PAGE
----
There is already a buzz in the air as Erik ten Hag begins his first week as the manager of Manchester United.
Ralf Rangnick is set to lead his side for the last time against Crystal Palace this weekend, but there can be no ignoring the elephant in the room of Ten Hag’s presence and his first few days post-Ajax.
United were eager to have a new manager in place for this very reason. The club has paid the price previously for having a break in between regimes, but now time is of the essence and a seamless transition between old and new is essential if they are to hit the ground running under their new boss.
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A key focus for Ten Hag this week will be evaluating the squad he already has at his disposal. Decisions will need to be made on who will form an integral part of it next season, who is surplus to requirements, who they should fight to keep this summer and who are the most promising youngsters ready to supplement the squad.
Despite such mitigation, it is clear United need a new forward in the coming months, with interim manager Rangnick having already advised the club to sign two if at all possible.
One of those needs to be a physical option up front who can eventually replace Cristiano Ronaldo when he leaves; the other will need to be a versatile winger, ideally someone who can fill the enormous void on the right-hand side of the attack.
But with other more glaring issues across the pitch, United might only be able to sign one this summer, and a proven No.9 would certainly be the most advisable given their over-reliance on Ronaldo and the upcoming exit of Edinson Cavani.
If that is the case, United could do far worse than Darwin Nunez, the Benfica forward being tipped by many as the most suitable Erling Haaland alternative ahead of his move to Man City.
Nunez, 22, has enjoyed a stellar season for the Portuguese giants with 34 goals in 41 appearances and is expected to be allowed to leave this summer if an appropriate offer comes in.
Portuguese outlets have suggested a bumper bid in the region of £100m would be needed to secure his signature, though recent reports in England have challenged that by suggesting he could be available for basically half that fee with a £51million price-tag.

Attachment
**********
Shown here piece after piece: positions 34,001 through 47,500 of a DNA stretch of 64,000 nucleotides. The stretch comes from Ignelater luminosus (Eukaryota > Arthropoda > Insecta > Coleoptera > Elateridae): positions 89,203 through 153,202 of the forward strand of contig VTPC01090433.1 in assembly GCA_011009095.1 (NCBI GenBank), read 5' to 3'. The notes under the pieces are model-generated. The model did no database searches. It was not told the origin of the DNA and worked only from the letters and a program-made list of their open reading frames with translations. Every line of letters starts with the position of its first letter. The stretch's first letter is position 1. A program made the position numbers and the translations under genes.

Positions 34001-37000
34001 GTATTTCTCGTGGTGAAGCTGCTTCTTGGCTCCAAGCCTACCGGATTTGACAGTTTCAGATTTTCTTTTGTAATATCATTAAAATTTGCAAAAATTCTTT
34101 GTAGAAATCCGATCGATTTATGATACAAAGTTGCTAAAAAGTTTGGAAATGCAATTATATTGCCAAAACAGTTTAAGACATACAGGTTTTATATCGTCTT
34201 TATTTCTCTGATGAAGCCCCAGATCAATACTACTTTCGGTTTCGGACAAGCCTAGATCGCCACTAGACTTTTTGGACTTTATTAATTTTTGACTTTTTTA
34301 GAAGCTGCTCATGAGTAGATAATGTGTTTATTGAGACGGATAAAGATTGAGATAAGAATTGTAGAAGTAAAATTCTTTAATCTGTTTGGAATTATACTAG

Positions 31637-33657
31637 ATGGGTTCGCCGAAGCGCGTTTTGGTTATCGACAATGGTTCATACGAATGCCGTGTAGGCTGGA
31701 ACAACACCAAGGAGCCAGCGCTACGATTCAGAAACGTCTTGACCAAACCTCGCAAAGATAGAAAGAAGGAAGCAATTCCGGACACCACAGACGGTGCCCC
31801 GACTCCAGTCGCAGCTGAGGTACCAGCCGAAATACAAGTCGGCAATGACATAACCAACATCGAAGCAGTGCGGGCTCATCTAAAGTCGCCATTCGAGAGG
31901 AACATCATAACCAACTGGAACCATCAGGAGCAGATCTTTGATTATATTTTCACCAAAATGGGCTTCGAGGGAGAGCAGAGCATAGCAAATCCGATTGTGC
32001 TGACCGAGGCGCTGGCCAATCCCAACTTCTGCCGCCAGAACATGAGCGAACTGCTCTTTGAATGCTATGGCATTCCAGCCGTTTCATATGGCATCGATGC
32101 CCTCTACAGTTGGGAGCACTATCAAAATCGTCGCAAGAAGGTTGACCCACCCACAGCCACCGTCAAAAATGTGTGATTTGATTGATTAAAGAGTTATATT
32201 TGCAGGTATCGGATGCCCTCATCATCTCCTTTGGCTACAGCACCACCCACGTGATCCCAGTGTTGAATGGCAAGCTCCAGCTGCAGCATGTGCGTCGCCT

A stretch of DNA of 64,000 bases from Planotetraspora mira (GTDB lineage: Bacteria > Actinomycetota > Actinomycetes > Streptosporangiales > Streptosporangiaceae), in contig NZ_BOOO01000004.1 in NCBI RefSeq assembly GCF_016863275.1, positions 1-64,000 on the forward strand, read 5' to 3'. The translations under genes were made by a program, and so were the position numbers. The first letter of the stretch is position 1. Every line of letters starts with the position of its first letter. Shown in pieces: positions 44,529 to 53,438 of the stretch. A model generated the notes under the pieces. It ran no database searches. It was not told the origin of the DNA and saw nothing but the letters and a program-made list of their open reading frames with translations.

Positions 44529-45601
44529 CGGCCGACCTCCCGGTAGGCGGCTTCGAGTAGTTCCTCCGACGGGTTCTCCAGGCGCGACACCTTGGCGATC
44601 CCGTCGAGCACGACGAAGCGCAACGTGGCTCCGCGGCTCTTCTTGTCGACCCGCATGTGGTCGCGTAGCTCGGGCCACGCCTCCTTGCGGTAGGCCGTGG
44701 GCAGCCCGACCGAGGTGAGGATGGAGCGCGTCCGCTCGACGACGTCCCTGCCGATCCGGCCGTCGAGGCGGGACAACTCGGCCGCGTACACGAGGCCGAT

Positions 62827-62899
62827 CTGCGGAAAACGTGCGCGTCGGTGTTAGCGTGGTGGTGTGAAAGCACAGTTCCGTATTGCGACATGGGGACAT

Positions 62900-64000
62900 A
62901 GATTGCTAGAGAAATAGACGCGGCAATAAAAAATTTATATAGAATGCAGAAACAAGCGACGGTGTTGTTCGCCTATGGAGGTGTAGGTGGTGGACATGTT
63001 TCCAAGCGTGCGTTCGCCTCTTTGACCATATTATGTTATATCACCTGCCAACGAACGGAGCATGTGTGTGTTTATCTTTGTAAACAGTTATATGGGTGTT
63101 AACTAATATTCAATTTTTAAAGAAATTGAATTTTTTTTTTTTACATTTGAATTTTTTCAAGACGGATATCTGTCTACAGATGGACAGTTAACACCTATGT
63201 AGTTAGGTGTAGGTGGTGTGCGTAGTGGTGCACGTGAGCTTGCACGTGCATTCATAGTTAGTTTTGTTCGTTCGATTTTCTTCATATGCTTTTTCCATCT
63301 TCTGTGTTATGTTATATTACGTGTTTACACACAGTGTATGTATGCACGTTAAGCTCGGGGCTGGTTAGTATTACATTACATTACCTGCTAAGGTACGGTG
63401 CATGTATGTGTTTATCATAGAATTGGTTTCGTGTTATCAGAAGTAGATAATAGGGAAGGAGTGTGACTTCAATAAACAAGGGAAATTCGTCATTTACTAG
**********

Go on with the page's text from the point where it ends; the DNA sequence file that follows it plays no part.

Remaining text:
Either way, Nunez would not be a cheap addition this summer, but if he could supplement the strike force next season and then help to replace Ronaldo afterwards, he would certainly be worthy of such a fee.
Critics will no doubt criticize Nunez for having ‘only done it in Portugal’, but his talent has also been displayed in the Champions League this season, with two goals against Barcelona, two goals against Liverpool and one against Bayern Munich as well.
However, perhaps the most important strike of them all was the goal he grabbed against Ajax in the last 16, an effort which dumped Ten Hag’s side out of Europe.
Ajax had won all of their group matches, including two victories over Dortmund, and were heavily expected to reach the quarter-finals before they came up against a resolute Benfica side.
With the scores level at 2-2 following the first-leg in Portugal, the decisive second-leg was settled when Benfica scored against the run of play as Nunez rose above Jurrien Timber, a possible United teammate next season, and headed in from a free-kick to score from their only effort on target in the match.
It was a cruel exit for Ten Hag’s side, a team Nunez complimented at full-time for making them ‘suffer’, but a reminder of the predatory instincts of the Benfica marksman.
With United in need of a new lethal striker who can deliver the goods in key moments of matches, Ten Hag could do far worse than the man who ended his European dreams this season.
George Holan is chief editor at Plainsmen Post and has articles published in many notable publications in the last decade.